CASSADAGA - Residents are concerned about the future of sports at Cassadaga Valley Central School.
During the Cassadaga Valley School Board meeting Athletic Director Mark Peterson approached the board with concerns regarding the various sports teams fielded by the school.
Peterson went on to discuss the numbers involving varsity football (19), wrestling (8), varsity soccer (5, and all boys), and varsity track (15 boys and 15 girls).
OBSERVER Photo by Jasmine Willis
Cassadaga Valley School District Athletic Director Mark Peterson is seen in this photo presenting his concerns to the Cassadaga Valley School Board about the various sports teams not having enough people interested in joining for the 2014-2015 school year.
"It is mind-boggling how it got to this point so quickly," he said. "Every-thing is changing so drastically."
Peterson is worried there might not be very many "D schools left to play" in future games and the "problem of recruiting students" into sports gets "worse every year."
There will be a meeting Jan. 7 at 6 p.m. in the multi-purpose room for parents to get more information on how the new changes in sports may affect their children.
Superintendent Thomas Schmidt addressed the concerns of safety for students.
"We will make sure that our students get transported to their location of practice and back safely," he said.
President Carl Perry said that three factors are found in why kids don't join sports.
The first is there are problems with finances at home and students feel they need to help out.
The second is there are problems with money for college.
The third is students are buying cars now and need money for them.
All in all it comes down to students are getting jobs and won't have time for practice or games.
Several residents took the stand to address their personal concerns.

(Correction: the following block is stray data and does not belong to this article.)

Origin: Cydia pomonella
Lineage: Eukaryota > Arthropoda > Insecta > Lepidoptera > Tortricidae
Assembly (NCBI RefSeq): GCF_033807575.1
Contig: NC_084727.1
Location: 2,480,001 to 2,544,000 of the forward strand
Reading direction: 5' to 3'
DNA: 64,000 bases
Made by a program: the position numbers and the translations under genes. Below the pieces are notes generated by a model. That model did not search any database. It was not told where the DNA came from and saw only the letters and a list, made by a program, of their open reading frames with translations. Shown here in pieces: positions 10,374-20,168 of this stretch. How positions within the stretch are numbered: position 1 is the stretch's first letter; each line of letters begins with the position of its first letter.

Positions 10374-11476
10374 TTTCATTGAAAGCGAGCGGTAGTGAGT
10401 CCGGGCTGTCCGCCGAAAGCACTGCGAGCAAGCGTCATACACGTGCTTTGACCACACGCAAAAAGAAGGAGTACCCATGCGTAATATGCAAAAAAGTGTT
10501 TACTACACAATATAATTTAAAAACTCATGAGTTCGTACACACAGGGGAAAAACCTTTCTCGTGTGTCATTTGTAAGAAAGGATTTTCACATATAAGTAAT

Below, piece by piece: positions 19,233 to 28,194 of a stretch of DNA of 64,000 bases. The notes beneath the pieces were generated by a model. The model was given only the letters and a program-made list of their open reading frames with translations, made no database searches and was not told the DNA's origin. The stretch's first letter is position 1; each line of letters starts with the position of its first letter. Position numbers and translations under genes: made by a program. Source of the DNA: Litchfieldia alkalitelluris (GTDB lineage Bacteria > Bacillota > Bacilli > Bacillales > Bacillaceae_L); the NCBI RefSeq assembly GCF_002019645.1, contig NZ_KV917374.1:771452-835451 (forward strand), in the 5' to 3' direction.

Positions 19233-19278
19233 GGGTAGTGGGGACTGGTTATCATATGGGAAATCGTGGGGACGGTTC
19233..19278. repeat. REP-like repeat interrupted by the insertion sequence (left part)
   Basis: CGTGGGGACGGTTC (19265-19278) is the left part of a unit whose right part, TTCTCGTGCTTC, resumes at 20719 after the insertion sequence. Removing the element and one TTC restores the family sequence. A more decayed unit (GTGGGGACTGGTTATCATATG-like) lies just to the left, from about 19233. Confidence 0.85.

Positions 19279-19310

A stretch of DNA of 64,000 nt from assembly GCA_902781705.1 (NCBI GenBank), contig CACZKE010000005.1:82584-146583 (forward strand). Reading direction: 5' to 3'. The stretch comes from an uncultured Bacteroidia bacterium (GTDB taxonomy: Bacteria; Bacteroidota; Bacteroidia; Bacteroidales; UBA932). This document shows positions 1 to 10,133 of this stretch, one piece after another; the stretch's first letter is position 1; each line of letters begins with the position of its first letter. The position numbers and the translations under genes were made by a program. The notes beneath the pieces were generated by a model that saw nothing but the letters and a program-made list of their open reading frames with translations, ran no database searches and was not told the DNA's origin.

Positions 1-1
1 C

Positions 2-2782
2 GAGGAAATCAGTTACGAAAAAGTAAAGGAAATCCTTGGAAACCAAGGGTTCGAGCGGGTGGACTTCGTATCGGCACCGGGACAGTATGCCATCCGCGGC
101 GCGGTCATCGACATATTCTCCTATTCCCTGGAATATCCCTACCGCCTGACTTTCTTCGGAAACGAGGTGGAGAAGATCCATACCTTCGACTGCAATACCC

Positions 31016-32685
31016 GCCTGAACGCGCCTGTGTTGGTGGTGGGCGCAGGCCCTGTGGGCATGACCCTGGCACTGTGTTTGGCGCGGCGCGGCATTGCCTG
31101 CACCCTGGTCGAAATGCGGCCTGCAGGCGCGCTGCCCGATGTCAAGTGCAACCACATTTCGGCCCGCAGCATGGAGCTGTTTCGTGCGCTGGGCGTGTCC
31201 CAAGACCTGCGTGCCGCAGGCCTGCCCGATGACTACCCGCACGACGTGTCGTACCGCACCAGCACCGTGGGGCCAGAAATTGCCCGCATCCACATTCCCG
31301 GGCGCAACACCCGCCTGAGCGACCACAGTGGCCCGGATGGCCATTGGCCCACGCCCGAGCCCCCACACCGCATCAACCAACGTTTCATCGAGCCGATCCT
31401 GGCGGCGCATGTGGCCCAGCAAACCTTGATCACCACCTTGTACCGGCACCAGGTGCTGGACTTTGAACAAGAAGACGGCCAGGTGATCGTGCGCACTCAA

Laurie Dutton said the parents "will keep an open mind" at the January meeting.
"We don't want to lose what we built," she said. "We don't want to lose our identity."
Jen Doll said she went to school here and now her daughter goes here.
"We might get more kids interested in sports if someone looked at the coaches," she said. "I believe if you pulled a student out of gym and asked them if coaches were changed, 30 percent of them would play sports if coaches were changed."
Other concerns involved the administration, old elementary school, and even Common Core.
Cassadaga Village Mayor LeeAnn Lazarony said she wants to know what is happening with the old elementary school.
"I have talked to a lot of people and the village wants to know what you are going to do with the school," she asked. "Since the heater is still on we want to use the gym for a recreation center for kids to practice in during the winter; it is really nice for our kids to have some place to go"
Perry said he will "make a point" to keep the village "involved in their plans" and a meeting will be set at a later date to discuss that matter.
Bob Reuther said he wants to know what is going to happen with the Common Core. "I am a supporter of the Common Core," he said.
The board said it will have a meeting to discuss Common Core Jan. 15 at 6 p.m.
Marcy Miller is concerned the staff is not being good communicators.
"No one acknowledged anything for five weeks," she said. "We went five weeks without administration."
Miller said she believes the staff should send out emails and be better communicators.
The next school board meeting is changed to Sinclairville Elementary School on Jan. 21 at 7 p.m. and these concerns will be addressed further there.